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Brijuni – National park

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The Brijuni are a group of fourteen small islands in the Croatian part of the northern Adriatic Sea, separated from the west coast of the Istrian peninsula by the narrow Fažana Strait.

BrijuniThe largest island, Veliki Brijun Island (5.6 km2), lies 2 kilometres off the coast. The other islands are Mali Brijun, San Marco, Gaz, Okrugljak, Supin, Supinič, Galija, Grunj, Krasnica (Vanga), Madona, Vrsar, Jerolim and Kozada. Famous for their scenic beauty, the islands are a holiday resort and a Croatian National Park.

On the Brijuni there are several archaeological and cultural sites. At four sites on Veliki Brijun Island over 200 dinosaur footprints have been discovered, which can be traced to the Cretaceous Period from where Brijuni Cretaceous Park gets its name.

Brijuni IslandsThere are also several archeological sites worth seeing. There is the 13th century AD St. Mary’s Church which was built by the Knights Templar. There are also two ancient Roman villa remains, from the 2nd Century BC and remains of a Byzantine palace. The last remain is Hill-fort which indicates a Bronze Age settlement on the island dating back to 14th century BC.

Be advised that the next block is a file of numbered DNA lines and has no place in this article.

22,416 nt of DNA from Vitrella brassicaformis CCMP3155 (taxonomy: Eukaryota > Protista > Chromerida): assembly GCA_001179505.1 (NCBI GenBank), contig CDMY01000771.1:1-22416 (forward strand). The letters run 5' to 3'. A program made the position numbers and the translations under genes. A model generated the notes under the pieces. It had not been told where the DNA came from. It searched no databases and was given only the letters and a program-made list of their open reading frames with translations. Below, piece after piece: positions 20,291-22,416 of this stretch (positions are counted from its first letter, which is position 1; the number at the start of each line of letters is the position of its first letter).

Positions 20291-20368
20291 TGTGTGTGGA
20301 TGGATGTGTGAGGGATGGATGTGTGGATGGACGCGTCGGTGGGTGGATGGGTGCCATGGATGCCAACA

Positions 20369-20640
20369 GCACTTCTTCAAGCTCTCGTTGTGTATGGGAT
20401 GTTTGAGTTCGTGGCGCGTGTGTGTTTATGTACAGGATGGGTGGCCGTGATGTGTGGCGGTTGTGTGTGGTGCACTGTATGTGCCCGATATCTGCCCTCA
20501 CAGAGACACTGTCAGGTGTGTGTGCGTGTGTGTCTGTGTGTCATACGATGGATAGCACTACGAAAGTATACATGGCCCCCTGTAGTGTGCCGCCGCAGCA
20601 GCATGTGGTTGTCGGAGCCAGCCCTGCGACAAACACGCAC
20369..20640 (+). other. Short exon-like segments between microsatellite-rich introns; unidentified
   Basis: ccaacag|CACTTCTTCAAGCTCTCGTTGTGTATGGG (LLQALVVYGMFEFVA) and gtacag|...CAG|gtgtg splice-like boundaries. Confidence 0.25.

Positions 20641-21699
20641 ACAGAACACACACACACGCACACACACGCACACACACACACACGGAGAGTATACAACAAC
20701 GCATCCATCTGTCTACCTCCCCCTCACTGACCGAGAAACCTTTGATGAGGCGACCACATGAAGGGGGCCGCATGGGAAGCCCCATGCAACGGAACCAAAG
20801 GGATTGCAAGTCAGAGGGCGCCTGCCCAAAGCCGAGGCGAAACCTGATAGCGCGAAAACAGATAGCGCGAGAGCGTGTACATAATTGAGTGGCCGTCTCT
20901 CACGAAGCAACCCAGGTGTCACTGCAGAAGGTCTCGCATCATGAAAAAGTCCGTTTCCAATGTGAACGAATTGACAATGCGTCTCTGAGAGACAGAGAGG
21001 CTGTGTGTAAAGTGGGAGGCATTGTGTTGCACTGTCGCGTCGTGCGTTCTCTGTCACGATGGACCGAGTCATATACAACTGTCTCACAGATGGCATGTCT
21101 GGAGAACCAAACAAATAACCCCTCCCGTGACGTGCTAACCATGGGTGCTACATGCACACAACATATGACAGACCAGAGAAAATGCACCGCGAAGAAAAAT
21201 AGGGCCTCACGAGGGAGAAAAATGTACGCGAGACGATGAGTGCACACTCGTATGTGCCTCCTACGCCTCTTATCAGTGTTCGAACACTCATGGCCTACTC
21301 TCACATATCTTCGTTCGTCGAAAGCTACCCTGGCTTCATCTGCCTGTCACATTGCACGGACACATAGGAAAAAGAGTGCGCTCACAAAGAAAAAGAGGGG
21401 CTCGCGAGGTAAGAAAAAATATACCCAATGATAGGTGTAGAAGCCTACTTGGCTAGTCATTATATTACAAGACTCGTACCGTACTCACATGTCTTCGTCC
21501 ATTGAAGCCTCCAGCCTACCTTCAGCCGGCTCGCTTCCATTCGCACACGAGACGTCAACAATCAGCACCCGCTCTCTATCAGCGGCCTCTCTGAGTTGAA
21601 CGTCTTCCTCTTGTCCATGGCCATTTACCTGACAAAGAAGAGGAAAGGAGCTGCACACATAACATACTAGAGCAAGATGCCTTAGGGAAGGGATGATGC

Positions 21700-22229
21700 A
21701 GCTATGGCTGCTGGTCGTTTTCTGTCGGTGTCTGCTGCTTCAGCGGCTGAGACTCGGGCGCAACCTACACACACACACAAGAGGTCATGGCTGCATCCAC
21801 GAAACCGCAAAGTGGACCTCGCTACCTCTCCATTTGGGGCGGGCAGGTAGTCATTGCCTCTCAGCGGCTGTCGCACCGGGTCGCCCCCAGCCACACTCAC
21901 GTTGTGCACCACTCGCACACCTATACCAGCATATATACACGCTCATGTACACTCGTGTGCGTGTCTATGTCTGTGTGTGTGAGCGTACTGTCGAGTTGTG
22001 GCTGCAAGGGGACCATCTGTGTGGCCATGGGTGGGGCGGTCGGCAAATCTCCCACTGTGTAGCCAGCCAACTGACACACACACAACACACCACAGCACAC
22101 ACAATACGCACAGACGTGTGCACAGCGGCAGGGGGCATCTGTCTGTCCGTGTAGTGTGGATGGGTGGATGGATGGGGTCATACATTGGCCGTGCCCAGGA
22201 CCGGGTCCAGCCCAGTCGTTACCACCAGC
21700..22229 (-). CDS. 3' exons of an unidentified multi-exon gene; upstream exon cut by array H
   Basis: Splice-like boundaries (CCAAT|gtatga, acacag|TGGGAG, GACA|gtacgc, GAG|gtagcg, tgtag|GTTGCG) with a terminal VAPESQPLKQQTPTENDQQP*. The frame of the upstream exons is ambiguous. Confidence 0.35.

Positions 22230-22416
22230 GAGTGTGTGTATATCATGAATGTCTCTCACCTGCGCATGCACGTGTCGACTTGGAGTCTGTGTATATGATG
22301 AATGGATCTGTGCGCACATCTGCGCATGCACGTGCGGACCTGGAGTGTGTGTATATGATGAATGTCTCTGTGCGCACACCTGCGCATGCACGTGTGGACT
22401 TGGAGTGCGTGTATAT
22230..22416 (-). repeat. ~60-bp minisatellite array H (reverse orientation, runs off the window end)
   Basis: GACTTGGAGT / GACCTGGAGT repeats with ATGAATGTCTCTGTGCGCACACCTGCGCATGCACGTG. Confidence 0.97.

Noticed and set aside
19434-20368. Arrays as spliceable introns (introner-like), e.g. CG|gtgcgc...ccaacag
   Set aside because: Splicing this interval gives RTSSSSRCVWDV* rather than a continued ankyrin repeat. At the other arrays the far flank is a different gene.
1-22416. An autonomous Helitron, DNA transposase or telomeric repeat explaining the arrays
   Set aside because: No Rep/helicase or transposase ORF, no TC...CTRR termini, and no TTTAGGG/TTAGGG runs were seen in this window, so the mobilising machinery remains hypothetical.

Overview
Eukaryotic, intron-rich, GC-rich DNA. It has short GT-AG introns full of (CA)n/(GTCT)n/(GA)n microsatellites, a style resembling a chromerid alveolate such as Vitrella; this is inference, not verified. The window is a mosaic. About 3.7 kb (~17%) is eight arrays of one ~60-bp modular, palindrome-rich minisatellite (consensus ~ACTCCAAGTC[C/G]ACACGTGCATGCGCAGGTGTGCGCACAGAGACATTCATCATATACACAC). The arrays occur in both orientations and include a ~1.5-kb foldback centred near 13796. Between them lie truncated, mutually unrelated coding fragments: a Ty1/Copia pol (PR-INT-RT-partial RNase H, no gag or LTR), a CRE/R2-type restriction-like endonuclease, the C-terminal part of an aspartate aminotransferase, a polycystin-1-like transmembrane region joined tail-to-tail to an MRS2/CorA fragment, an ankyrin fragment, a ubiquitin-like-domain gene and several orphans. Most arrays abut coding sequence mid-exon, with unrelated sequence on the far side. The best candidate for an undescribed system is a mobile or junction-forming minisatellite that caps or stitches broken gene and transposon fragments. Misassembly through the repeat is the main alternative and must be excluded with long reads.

There are also several exhibitions including natural history and art exhibitions, and archaeological collections.

 

Recent history

In 1945 after World War II the Brijuni became part of Yugoslavia and President Marshal Josip Broz Tito made the Brijuni Islands his personal State Summer Residence. Slovenian architect Jože Plečnik designed a pavilion for Tito. Almost 100 foreign heads of state visited Tito on his islands, along with film

stars including Elizabeth Taylor, Richard Burton, Sophia Loren, Carlo Ponti, and Gina Lollobrigida. Tito died in 1980, and by 1983 the islands were declared a National Park of Yugoslavia.

In mid-July 1956, President of Egypt Gamal Abdel Nasser, Prime Minister of India Jawaharlal Nehru, and President of Yugoslavia Josip Broz Tito met here to discuss their opposition to the Cold War. These ideas later crystallized into the Non-Aligned Movement. Vijay Prashad has compared this meeting to the Yalta Conference.

Brijuni faunaIn 1991 Croatia gained independence and made the Brijuni Islands an International Conference Center (see Brijuni Agreement). Four hotels on Veliki Brijun Island were re-opened, as well as a Safari Park, which holds animals given to Tito, such as Sony and Lanka, two Indian elephants donated by Indira Gandhi. Sony, who was donated to Tito in 1970 as a two-year-old calf, died in 2010. The International Brijuni Polo Tournament, dating back to Karl Kupelwieser’s Austro-Italian Brijuni in 1924, has been re-continued since 2004.